Updated: Oct 10, 2022
Ask any owner or COO or CFO of any utility construction company what the biggest impediment to profit is, and 9 times out of ten, they will tell you it’s rework. Some studies have shown rework can be as much as 8 times the cost of the initial installation. That doesn’t take into consideration the exposure to employees to additional hazards and risk and the impact to contractual obligations. There are some instances where rework can’t be avoided. Design problems and plans that have to be adjusted or projects that are so huge that the scale exceeds the ability to effectively control everything can make some rework inevitable.
Rework can be controlled. Measuring and tracking rework is a good start. Holding everyone accountable for their workmanship is a real deterrent. No one likes to be called out for poor workmanship. Poor project management, poor supervision, unskilled labor, miscommunication, lack of training, no quality cont
rol standards are all causes. Some of the items listed are inevitable. The labor market may be stressed to the point that the only employees in the labor pool are those with little skill or experience. Project time limits may impact the time needed to adequately train employees on how to do the job effectively. It can also be due to hiring urgency and lack of priority in standards. “If the body is warm, you are hired.”, doesn’t work very well and you end up with a revolving door of new hires and labor issues.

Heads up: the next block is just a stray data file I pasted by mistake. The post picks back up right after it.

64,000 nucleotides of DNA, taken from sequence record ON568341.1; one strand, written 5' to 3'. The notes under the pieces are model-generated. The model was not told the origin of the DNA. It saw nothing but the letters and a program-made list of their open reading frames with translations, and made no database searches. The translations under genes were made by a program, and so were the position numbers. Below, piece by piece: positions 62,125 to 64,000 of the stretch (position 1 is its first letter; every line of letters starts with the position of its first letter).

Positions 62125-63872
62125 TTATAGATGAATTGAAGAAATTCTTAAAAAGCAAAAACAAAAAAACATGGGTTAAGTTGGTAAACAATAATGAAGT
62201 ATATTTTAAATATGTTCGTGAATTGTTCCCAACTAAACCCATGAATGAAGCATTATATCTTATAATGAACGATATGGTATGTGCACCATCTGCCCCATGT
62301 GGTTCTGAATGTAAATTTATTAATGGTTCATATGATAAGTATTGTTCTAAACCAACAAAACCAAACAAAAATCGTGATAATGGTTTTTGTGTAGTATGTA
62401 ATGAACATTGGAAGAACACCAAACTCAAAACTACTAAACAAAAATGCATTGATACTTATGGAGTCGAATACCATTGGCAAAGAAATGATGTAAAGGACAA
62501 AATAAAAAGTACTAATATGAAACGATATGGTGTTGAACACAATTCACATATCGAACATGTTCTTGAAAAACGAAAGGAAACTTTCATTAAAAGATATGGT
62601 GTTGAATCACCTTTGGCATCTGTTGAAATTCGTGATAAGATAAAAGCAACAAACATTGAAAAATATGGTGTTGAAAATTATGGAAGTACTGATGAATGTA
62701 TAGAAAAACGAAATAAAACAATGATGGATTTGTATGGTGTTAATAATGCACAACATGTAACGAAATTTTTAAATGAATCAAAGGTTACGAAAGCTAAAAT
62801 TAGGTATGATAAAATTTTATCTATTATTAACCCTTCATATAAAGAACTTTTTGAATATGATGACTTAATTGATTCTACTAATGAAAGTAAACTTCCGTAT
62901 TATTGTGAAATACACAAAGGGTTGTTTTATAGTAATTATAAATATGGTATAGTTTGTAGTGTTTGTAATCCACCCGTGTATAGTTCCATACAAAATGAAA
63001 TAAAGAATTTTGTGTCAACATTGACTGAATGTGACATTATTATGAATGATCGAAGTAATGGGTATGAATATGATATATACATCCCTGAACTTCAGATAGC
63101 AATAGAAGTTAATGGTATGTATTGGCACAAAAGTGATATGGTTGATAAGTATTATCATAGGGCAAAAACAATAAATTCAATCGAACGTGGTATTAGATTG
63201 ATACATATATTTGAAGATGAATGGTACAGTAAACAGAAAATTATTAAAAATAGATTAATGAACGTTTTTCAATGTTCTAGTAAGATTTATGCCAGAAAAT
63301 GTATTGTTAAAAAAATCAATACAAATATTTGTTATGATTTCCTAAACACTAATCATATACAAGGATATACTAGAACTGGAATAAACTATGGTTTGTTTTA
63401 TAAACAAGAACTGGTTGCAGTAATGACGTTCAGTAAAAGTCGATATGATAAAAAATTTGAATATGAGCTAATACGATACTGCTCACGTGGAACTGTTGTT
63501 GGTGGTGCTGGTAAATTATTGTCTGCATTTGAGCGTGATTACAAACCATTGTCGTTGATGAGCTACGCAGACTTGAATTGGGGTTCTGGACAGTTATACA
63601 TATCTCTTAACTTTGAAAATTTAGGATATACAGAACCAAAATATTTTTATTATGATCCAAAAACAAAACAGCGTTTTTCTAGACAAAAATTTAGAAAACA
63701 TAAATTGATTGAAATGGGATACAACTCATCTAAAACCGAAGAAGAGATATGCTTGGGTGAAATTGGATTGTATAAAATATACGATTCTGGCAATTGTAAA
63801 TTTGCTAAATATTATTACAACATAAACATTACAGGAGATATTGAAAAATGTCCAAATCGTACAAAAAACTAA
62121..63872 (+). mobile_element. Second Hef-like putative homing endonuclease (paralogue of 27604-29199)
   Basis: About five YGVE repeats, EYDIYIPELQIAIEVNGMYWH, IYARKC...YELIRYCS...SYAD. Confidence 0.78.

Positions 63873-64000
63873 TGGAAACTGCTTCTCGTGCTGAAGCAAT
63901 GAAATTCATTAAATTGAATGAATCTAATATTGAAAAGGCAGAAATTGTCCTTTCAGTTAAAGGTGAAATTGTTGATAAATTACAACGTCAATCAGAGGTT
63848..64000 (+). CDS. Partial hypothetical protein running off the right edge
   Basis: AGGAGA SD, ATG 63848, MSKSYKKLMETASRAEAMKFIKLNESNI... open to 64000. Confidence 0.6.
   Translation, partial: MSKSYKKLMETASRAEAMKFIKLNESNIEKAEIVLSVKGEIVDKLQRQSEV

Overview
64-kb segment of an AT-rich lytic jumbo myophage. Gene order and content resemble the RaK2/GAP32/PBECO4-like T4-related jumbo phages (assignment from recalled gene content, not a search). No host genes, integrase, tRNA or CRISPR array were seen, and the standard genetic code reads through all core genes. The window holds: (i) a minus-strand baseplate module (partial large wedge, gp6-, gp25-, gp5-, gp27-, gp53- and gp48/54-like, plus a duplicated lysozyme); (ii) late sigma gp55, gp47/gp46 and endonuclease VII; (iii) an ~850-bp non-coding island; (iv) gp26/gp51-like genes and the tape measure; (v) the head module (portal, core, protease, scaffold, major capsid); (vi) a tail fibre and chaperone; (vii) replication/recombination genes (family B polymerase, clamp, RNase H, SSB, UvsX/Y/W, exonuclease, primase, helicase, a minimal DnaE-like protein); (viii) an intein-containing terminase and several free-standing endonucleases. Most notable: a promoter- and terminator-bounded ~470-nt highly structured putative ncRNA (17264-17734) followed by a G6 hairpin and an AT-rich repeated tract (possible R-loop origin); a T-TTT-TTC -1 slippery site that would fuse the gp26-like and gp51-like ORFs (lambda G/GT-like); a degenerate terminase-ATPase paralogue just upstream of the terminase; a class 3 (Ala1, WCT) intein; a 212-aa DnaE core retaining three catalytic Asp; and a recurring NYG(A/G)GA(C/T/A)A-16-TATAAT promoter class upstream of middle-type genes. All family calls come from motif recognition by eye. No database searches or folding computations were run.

Leadership at all levels is a key to eliminating rework. Performance standards that reflect professionalism and effective oversite are key essentials to controlling rework. Accountability is very important. Making every employee responsible for their workmanship and rewarding according to performance, enhances the opportunity for a successful project. Many companies think they cannot afford a quality control department. However, if those companies track the actual and the hidden costs associated with rework, the addition of a quality control team makes sense.
A word of caution. The quality control program effectiveness is dependent on being autonomous. It cannot answer to anything other than the most senior leadership. Everyone knows about time constraints and contract deadlines and profitability, and if a project is going sideways and there’s a need to stop work, it’s not a popular decision. No one would admit that happens but in reality, production pressures often drive the project. Nothing could be more harmful than ignoring a problem. There’s a quote by Jarod Kintz that goes like this. “Ignoring a problem is the same as being ignorant of it.” Our effectiveness as an industry is dependent on providing a quality product for our customers. Our profit margins are not so great that we can afford to do things twice. “If you don’t have the time to do it right, what makes you think you’ll have the time to do it over?” Seth Godin